Are Bejeweled Beetles A Creepy Or Chic Fashion Accessory?

Insects aren’t usually considered a must-have fashion accessory. But recently, a woman crossing the border between Mexico and Texas was stopped for her live beetle adorned with blue and gold jewels. The woman’s “brooch” was attached to her clothing with a gold chain and safety pin and was allowed to wander along her clothing. The beetle jewelry was seized by U.S. Customs and Border Protection for further identification.

Apparently, adorning live beetles with jewels and chains is nothing new. It’s been going on for decades, maybe centuries, and Jackie Kennedy reportedly had one decked out with emeralds. The beetles are often of the Makech variety from the Yucatan Peninsula. They eat rotting wood, are wingless, and have hairy legs that stick to clothing like Velcro. If the Makech isn’t handled too much it can live for 4 to 5 years; whether that life will be a pleasant one is another question.

A few cycles back, “America’s Next Top Model” featured bejeweled Giant Madagascar Hissing Cockroaches designed by Jared Gold of Black Chandelier, a boutique in Salt Lake City, UT. The cockroaches, which were studded with Austrian Swarovski crystals, were a hot item in 2006. Twenty-five were sold weekly for $60 or $80.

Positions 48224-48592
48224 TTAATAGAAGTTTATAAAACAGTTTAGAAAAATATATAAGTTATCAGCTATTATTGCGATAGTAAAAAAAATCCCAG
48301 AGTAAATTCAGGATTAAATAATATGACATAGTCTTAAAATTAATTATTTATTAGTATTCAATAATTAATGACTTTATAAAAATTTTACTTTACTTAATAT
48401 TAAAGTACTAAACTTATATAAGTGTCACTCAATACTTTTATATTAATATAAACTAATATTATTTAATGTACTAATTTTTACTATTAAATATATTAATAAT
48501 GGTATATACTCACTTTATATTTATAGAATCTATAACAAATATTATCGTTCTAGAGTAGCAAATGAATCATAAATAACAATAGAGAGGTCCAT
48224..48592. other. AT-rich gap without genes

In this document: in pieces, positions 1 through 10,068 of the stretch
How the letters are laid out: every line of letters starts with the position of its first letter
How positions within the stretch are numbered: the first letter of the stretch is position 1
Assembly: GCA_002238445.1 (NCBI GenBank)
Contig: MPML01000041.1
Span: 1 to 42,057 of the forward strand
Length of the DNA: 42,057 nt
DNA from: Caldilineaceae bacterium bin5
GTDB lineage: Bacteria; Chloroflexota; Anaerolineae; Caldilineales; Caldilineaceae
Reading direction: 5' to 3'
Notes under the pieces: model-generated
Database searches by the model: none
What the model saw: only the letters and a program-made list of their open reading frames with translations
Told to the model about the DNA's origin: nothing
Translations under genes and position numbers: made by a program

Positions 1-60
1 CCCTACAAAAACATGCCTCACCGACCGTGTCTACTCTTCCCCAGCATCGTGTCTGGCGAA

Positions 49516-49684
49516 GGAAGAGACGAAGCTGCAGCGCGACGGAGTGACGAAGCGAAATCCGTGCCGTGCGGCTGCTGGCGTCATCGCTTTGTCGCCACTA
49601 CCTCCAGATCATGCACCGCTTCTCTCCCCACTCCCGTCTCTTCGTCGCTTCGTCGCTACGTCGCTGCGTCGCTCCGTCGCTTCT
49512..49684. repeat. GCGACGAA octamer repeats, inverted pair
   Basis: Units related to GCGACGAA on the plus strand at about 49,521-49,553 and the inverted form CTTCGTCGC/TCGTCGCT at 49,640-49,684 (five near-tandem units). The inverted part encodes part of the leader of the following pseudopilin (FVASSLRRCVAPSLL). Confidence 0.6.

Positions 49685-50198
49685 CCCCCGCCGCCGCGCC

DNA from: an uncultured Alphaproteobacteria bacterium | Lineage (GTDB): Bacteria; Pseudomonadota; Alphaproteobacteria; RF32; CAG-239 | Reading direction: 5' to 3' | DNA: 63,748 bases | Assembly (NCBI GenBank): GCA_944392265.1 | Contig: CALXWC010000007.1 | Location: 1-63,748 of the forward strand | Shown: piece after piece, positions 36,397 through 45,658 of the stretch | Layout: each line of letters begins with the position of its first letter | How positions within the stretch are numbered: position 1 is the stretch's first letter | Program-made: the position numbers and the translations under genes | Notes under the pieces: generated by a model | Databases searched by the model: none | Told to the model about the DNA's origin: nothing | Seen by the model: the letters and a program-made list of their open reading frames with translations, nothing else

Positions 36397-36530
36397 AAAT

Now, though, the trend of living insect jewelry might pick up as more people learn about Makech. Getting them into the country, however, isn’t the only problem. Some people believe it’s cruel to adhere jewels to a living insect, even though we think of most bugs as pests. “Beetles may not be as cute and cuddly as puppies and kittens, but they have the same capacity to feel pain and suffer,” said a spokesperson for PETA. “It’s ironic. We spend hours each week helping kind people find humane ways to relocate lost insects such as ants, bees and roaches that wander into their homes. People feel so good about not hurting them, while this woman paid someone to mutilate them.”

So what do you think, are jewel-encrusted beetles cool or cruel? [Impact Lab, The Washington Post, The Holy Enchilada]